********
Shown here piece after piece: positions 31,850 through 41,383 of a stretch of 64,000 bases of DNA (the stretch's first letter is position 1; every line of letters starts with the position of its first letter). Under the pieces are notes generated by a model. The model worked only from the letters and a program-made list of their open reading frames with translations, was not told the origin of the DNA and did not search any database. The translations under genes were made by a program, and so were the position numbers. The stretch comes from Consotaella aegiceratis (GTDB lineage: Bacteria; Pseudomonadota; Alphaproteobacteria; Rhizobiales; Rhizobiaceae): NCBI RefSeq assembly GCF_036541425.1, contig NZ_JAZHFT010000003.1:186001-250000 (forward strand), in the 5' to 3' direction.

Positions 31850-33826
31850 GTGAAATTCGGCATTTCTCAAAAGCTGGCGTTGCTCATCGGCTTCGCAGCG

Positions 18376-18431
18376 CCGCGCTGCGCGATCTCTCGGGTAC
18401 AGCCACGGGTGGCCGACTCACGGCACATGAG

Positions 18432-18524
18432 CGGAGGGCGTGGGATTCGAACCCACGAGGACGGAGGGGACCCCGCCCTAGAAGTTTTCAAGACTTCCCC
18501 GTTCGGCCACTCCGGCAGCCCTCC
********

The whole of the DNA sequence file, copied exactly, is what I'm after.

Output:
Shown here piece after piece: positions 31,850 through 41,383 of a stretch of 64,000 bases of DNA (the stretch's first letter is position 1; every line of letters starts with the position of its first letter). Under the pieces are notes generated by a model. The model worked only from the letters and a program-made list of their open reading frames with translations, was not told the origin of the DNA and did not search any database. The translations under genes were made by a program, and so were the position numbers. The stretch comes from Consotaella aegiceratis (GTDB lineage: Bacteria; Pseudomonadota; Alphaproteobacteria; Rhizobiales; Rhizobiaceae): NCBI RefSeq assembly GCF_036541425.1, contig NZ_JAZHFT010000003.1:186001-250000 (forward strand), in the 5' to 3' direction.

Positions 31850-33826
31850 GTGAAATTCGGCATTTCTCAAAAGCTGGCGTTGCTCATCGGCTTCGCAGCG

Positions 18376-18431
18376 CCGCGCTGCGCGATCTCTCGGGTAC
18401 AGCCACGGGTGGCCGACTCACGGCACATGAG

Positions 18432-18524
18432 CGGAGGGCGTGGGATTCGAACCCACGAGGACGGAGGGGACCCCGCCCTAGAAGTTTTCAAGACTTCCCC
18501 GTTCGGCCACTCCGGCAGCCCTCC